A breast feeding story


Anyway, fast forward 13 years and after a pre-wedding diet I was happy with my body. My boobs had settled at an acceptable (to me) 32F and for once I felt comfortable in my own skin. But after just 6 months of marriage we were thinking of starting a family. Two months later I was pregnant with our first baby and amongst all the other pregnancy worries and joys breast feeding was a the forefront of my mind. I didn’t know if I would be able to breast feed at all and no-one could tell me – it was simply a case of wait and see. I was determined though that if there was any possibility then I was going to try.

Toby was born in July after a swift and fairly easy labour. He was immediately given to me for skin to skin contact and I put him to my breast. He seemed to latch on quite well initially and certainly seemed to know what he was supposed to be doing. Toby was born at 1pm and we stayed in hospital until about 5pm the next day (my waters had broken two days earlier so he had to be monitored in case of infection). During that time I struggled to get Toby into a comfortable position for feeding. He was so small (6lb 10oz) and my boobs were so big that I just found it really tricky. He would latch on but then pop off again. Because there was so much boob in the way I couldn’t see if he was latched on properly.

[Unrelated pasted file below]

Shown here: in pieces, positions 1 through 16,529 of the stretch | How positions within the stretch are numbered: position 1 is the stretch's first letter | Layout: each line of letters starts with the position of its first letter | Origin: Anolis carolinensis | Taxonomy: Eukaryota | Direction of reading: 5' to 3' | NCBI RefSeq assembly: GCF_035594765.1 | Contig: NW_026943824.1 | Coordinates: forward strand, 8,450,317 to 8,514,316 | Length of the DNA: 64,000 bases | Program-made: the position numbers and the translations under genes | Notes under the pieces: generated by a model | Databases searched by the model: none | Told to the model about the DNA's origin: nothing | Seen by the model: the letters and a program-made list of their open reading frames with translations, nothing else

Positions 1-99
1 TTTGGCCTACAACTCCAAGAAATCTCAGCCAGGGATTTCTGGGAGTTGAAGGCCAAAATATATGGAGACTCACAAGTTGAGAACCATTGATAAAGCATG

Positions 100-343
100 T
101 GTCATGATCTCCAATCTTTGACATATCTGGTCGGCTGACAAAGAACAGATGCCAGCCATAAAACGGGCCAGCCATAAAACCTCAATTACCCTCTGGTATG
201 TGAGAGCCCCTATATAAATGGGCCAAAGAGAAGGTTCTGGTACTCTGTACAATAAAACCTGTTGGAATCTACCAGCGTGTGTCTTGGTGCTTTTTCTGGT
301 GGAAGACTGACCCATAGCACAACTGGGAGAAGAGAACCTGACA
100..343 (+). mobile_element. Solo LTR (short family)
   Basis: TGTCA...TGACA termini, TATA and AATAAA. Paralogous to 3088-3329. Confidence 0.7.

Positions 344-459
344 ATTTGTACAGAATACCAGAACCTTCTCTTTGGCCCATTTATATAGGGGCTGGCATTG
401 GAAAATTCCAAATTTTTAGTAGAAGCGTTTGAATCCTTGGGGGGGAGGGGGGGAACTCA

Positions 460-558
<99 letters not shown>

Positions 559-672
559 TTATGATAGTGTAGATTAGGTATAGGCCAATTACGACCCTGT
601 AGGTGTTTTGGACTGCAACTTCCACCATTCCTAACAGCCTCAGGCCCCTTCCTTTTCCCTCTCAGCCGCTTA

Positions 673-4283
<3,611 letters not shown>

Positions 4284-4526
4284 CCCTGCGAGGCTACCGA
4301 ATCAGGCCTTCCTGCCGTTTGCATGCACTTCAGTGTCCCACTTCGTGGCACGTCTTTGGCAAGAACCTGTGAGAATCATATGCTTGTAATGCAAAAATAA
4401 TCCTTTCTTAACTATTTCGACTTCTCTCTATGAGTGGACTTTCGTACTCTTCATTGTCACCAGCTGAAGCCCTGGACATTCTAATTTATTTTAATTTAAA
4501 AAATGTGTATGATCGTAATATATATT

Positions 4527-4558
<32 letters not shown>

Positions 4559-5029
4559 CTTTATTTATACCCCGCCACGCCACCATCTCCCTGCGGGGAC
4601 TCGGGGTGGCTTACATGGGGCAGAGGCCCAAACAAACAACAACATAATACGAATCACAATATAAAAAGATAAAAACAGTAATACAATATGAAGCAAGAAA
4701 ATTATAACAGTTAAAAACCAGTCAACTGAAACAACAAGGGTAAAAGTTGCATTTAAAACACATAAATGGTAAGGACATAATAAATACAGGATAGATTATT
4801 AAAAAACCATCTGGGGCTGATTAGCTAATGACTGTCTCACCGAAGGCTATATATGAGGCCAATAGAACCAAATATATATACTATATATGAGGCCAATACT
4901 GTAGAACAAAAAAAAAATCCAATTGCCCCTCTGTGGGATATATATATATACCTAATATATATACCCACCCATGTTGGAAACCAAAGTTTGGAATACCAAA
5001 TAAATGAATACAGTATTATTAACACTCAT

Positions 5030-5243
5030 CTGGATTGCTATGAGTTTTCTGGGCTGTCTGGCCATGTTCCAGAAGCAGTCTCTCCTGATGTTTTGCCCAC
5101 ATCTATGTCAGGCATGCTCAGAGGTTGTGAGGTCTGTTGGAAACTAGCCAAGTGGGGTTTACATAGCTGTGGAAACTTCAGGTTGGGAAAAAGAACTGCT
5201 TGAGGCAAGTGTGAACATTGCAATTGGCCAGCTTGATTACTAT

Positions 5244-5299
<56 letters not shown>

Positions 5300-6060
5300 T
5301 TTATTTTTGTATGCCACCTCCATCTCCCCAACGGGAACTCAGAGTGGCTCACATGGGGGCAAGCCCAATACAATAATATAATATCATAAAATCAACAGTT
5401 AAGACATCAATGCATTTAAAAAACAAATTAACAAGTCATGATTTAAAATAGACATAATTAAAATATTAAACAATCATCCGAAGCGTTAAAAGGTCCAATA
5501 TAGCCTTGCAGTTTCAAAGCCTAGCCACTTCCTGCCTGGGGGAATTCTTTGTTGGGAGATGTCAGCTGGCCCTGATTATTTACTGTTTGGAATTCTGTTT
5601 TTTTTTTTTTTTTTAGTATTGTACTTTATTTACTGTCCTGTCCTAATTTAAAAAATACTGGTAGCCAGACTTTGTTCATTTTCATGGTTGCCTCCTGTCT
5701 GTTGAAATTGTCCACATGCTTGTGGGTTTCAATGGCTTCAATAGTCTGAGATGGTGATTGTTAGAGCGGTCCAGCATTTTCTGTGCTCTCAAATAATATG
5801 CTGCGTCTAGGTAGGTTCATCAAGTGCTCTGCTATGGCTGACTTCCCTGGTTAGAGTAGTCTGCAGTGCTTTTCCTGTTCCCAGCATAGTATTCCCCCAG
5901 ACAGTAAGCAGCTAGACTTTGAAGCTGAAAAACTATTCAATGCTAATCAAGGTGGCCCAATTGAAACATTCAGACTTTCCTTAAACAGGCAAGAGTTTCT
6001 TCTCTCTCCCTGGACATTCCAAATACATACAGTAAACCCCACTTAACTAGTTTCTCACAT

A succession of well intentioned midwives tried to help us but every one told us something different; at times even contradicting each other. They suggested we stay in hospital another night to get breast feeding properly established but by this point we had had a couple of fairly successful feeds on our own and I just wanted to go home.